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Wiles draws on memories of her childhood summers in Mississippi in her first picture book, a slice-of-life story about Joe, a Caucasian boy, and his best friend, John Henry, an African-American boy whose mother works as a housekeeper for Joe’s family. The setting is the Deep South in the summer of 1964, the period called Freedom Summer for its wide-ranging social changes following passage of the Civil Rights Act. Joe and John Henry have spent all their summers together, working around the rampant prejudice of the era and maintaining their friendship even though they can’t swim in the public pool together or walk into the local store to buy a pair of ice pops. When the new law takes effect, the boys race together to the public pool only to find it being filled in with asphalt by city workers. John Henry’s hurt and shame ring true in the text, but Joe’s precocious understanding of the situation outstrips his age. (“I want to see this town with John Henry’s eyes.”) An author’s note at the beginning of the book describes her experiences and the atmosphere in her own hometown during this era, when some white business owners preferred to close down rather than open their doors to African-Americans. Younger children will need this background explanation to understand the story’s underlying layers of meaning, or the filling-in of the swimming pool will seem like a mindless bureaucratic blunder rather than concrete prejudice in action. Teachers and parents could use this book as a quiet but powerful introduction to the prejudice experienced by many Americans, and of course the book is a natural to pair with the story of another, more-famous John Henry. Vibrant full-page paintings by talented French-born artist Lagarrigue capture both the palpable heat of southern summer days and the warmth of the boys’ friendship. (Picture book. 6-12)

Pub Date: Jan. 1, 2001

ISBN: 0-689-83016-5

Page Count: 32

Publisher: Atheneum

Review Posted Online: June 24, 2010

Kirkus Reviews Issue: Jan. 1, 2001

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From the Jake the Fake series , Vol. 1

A fast and funny alternative to the Wimpy Kid.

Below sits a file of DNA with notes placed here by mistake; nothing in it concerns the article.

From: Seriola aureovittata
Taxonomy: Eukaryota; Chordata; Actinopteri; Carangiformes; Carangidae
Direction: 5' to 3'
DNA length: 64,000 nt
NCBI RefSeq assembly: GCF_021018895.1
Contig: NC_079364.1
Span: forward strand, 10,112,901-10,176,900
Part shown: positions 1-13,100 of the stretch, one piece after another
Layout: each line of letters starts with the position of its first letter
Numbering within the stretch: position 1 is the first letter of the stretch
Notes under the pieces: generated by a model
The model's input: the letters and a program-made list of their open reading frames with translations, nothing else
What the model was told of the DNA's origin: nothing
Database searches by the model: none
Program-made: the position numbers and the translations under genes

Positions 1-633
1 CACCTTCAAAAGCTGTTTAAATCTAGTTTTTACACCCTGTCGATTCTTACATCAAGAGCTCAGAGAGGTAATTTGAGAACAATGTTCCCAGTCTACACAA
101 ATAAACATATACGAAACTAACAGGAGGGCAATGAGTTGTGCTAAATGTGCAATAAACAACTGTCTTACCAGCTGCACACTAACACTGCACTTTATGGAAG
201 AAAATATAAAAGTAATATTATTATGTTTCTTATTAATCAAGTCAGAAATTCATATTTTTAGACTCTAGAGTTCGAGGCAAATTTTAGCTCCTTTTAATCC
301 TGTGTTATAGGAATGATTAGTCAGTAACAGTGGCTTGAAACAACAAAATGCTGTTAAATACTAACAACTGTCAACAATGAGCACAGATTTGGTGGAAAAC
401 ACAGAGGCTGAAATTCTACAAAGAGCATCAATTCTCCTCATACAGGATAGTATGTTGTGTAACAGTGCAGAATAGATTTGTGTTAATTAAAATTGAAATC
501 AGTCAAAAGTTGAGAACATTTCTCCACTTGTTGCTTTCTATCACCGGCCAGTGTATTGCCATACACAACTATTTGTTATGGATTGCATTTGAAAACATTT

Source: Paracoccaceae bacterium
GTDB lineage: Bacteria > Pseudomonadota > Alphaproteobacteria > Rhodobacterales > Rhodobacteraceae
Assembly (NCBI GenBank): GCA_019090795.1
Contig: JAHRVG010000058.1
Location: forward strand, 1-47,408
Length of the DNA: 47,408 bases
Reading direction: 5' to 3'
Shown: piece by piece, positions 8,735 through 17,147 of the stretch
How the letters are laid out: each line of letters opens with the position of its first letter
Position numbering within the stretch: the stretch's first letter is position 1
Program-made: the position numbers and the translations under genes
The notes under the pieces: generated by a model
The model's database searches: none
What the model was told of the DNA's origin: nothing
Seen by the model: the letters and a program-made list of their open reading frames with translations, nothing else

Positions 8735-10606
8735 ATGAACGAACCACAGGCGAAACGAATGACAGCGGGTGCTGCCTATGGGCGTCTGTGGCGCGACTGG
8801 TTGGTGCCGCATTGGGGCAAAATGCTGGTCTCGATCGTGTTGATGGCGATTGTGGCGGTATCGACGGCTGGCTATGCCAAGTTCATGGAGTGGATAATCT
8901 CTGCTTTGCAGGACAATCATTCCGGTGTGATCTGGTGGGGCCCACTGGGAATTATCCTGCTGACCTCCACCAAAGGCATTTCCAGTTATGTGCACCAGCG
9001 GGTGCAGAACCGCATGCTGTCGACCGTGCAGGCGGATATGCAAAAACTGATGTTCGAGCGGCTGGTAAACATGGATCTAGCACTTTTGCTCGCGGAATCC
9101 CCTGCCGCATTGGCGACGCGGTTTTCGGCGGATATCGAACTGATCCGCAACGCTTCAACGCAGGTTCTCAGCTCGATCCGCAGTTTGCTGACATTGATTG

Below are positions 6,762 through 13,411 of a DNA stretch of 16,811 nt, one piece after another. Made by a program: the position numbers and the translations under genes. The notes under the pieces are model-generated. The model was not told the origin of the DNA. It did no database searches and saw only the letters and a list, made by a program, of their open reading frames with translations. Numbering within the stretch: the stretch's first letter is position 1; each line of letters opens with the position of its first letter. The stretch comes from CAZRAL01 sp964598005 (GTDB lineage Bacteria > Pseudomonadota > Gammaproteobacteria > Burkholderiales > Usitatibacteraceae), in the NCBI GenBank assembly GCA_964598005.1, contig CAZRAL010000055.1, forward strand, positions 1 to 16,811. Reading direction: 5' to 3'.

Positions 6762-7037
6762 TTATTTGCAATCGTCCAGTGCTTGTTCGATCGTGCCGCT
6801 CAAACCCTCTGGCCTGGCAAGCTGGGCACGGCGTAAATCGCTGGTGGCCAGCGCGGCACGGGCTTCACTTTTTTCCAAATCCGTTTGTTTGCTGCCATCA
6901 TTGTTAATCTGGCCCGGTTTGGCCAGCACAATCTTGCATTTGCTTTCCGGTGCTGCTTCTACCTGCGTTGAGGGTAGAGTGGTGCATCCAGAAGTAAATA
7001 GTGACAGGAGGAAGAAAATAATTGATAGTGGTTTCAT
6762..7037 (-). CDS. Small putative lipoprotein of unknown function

Black sixth-grader Jake Liston can only play one song on the piano. He can’t read music very well, and he can’t improvise. So how did Jake get accepted to the Music and Art Academy? He faked it.

Alongside an eclectic group of academy classmates, and with advice from his best friend, Jake tries to fit in at a school where things like garbage sculpting and writing art reviews of bird poop splatter are the norm. All is well until Jake discovers that the end-of-the-semester talent show is only two weeks away, and Jake is short one very important thing…talent. Or is he? It’s up to Jake to either find the talent that lies within or embarrass himself in front of the entire school. Light and humorous, with Knight’s illustrations adding to the fun, Jake’s story will likely appeal to many middle-grade readers, especially those who might otherwise be reluctant to pick up a book. While the artsy antics may be over-the-top at times, this is a story about something that most preteens can relate to: the struggle to find your authentic self. And in a world filled with books about wanting to fit in with the athletically gifted supercliques, this novel unabashedly celebrates the artsy crowd in all of its quirky, creative glory.

A fast and funny alternative to the Wimpy Kid. (Fiction. 8-12)

Pub Date: March 28, 2017

ISBN: 978-0-553-52351-5

Page Count: 144

Publisher: Crown

Review Posted Online: Dec. 5, 2016

Kirkus Reviews Issue: Dec. 15, 2016

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Best for readers who have clearly indicated they would like to take their writing efforts to the next level.

A young white girl writes and illustrates a story, which is critiqued by the narrator as it is created.

The girl begins her story by drawing a Hero. Then she thinks maybe a Heroine would be better. Then she decides both will work. She places them in “a good town, filled with good people, called our Setting.” The narrator, an unseen editor who lurks over the artist’s shoulder, tells the storyteller she needs to put in some Conflict, make the Evil Overlord scarier, and give it better action. This tongue-in-cheek way of delivering the rules of creative writing is clever, and paired with Le Huche’s earnest, childlike illustrations, it seems to be aimed at giving helpful direction to aspiring young creators (although the illustrations are not critiqued). But the question needs to be asked: do very young writers really need to know the rules of writing as determined by adults? While the story appears to be about helping young readers learn writing—there is “A Friendly List of Words Used in this Book” at the end with such words as “protagonist” and “antagonist” (glossed as “Hero and Heroine” and “Evil Overlord,” respectively)—it also has a decidedly unhelpful whiff of judgment. Rules, the text seems to say, must be followed for the story to be a Good one. Ouch.

Best for readers who have clearly indicated they would like to take their writing efforts to the next level. (Picture book. 6-10)

Pub Date: Sept. 12, 2017

ISBN: 978-1-4814-2935-1

Page Count: 40

Publisher: Paula Wiseman/Simon & Schuster

Review Posted Online: July 1, 2017

Kirkus Reviews Issue: July 15, 2017

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